The Arab Spring| Extra-National Information Flows, Social Media and the 2011 Egyptian Uprising

Adrienne Russell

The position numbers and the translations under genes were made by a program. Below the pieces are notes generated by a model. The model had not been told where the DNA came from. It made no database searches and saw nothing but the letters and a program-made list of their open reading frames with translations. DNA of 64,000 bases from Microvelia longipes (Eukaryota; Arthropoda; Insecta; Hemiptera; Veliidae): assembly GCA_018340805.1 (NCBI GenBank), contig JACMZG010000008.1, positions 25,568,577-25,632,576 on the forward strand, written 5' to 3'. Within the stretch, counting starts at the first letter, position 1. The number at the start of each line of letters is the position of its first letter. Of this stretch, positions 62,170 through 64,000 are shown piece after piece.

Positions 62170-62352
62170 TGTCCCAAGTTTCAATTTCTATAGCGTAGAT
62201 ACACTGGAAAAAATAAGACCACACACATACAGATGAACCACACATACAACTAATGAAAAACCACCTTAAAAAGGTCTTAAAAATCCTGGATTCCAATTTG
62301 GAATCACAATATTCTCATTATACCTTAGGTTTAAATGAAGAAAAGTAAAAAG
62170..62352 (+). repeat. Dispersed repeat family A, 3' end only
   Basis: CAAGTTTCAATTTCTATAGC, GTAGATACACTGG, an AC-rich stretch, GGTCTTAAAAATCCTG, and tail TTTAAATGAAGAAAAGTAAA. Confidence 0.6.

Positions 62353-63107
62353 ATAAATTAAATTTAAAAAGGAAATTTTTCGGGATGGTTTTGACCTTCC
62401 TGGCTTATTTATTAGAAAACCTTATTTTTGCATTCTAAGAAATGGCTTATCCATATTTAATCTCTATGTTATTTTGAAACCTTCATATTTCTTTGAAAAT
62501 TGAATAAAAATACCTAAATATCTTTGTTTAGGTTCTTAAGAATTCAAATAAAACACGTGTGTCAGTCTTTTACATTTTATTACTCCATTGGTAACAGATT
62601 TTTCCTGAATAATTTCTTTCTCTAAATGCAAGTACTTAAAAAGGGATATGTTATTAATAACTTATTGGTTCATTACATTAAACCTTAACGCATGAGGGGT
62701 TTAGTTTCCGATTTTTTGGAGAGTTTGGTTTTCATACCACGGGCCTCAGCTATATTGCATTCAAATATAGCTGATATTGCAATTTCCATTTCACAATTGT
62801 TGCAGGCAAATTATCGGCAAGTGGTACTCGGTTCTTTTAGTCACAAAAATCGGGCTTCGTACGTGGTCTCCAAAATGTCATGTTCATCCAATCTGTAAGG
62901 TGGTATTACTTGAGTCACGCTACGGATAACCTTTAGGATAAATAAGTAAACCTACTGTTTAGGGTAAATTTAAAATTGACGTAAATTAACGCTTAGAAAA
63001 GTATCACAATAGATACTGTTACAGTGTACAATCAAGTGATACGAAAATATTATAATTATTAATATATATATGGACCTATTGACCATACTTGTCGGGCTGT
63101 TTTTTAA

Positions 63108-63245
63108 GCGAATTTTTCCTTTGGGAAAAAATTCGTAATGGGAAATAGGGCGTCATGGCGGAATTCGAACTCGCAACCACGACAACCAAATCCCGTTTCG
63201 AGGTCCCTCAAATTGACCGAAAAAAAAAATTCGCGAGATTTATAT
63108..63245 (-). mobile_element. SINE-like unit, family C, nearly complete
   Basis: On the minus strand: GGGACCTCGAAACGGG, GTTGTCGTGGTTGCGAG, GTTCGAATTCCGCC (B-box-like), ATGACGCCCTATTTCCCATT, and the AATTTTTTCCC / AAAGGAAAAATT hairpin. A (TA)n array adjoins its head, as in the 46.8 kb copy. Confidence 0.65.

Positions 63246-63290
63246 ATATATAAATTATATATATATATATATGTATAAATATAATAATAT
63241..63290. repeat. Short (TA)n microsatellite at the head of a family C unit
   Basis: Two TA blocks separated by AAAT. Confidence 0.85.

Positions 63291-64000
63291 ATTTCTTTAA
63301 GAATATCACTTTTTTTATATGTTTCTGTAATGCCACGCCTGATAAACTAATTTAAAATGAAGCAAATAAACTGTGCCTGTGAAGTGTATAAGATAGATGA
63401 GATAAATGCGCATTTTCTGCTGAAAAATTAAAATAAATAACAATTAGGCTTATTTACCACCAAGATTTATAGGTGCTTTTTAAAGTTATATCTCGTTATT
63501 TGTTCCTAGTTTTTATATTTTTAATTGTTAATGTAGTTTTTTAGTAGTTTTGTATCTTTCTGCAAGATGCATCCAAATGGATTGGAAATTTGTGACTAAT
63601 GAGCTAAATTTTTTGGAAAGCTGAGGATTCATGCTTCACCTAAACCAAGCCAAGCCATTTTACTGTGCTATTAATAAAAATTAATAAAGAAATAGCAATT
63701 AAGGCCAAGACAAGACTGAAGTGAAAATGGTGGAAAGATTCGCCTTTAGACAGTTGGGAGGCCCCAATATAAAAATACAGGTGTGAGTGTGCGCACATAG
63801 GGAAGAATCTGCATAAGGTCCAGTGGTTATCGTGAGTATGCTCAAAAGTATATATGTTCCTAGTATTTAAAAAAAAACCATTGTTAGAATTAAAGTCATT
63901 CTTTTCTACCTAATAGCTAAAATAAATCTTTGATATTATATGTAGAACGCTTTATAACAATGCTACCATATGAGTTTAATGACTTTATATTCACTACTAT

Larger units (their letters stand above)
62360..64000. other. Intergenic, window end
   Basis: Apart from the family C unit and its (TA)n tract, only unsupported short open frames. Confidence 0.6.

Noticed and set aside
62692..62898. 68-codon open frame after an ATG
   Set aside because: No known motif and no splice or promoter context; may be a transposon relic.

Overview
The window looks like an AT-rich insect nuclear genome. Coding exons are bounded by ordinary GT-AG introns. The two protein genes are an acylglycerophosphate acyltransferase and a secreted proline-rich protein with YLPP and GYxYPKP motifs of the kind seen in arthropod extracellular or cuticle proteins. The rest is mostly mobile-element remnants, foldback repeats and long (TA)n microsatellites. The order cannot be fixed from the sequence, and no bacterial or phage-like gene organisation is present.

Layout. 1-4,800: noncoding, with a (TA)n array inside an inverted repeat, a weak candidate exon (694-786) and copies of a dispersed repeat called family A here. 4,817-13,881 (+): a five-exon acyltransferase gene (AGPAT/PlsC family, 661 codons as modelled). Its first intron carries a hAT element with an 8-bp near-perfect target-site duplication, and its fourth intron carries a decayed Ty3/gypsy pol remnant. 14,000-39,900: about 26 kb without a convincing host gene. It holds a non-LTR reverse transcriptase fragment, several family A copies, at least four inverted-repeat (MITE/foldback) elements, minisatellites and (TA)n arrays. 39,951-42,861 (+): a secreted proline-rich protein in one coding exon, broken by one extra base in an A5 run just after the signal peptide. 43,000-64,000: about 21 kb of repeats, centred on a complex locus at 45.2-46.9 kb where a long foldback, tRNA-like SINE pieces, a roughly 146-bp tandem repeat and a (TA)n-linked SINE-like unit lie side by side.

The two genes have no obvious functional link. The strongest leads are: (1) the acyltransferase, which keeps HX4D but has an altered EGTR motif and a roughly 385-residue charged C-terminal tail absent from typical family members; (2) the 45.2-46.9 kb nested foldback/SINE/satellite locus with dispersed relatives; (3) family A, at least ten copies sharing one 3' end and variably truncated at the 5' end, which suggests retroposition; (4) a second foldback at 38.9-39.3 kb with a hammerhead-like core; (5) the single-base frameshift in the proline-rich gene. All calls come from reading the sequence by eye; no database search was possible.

This article examines two emerging and related characteristics of digital networked-era journalism highlighted during the Egyptian revolution. First, the ability to retain centralized control of communication eroded both because contemporary networked communication thrives on increasing grassroots pervasiveness and because it retains a malleable or hackable quality, where users can rework the technology to their advantage with relative ease. Second, the influence of the networked decentralized reporting of the revolution on mainstream news outlets altered both the nature of the news products and the professional norms and practices of journalists. More precisely, the purpose or main task of the traditional news outlets shifted. In covering the story of the revolution, they turned— unabashedly, and to a significant degree—not to their own reporters to relay events on the ground, but to what networked participants in the drama were reporting and saying about what was happening. The mainstream outlets, in effect, were delivering a meta story about the story being reported by people hooked into digital social networks.

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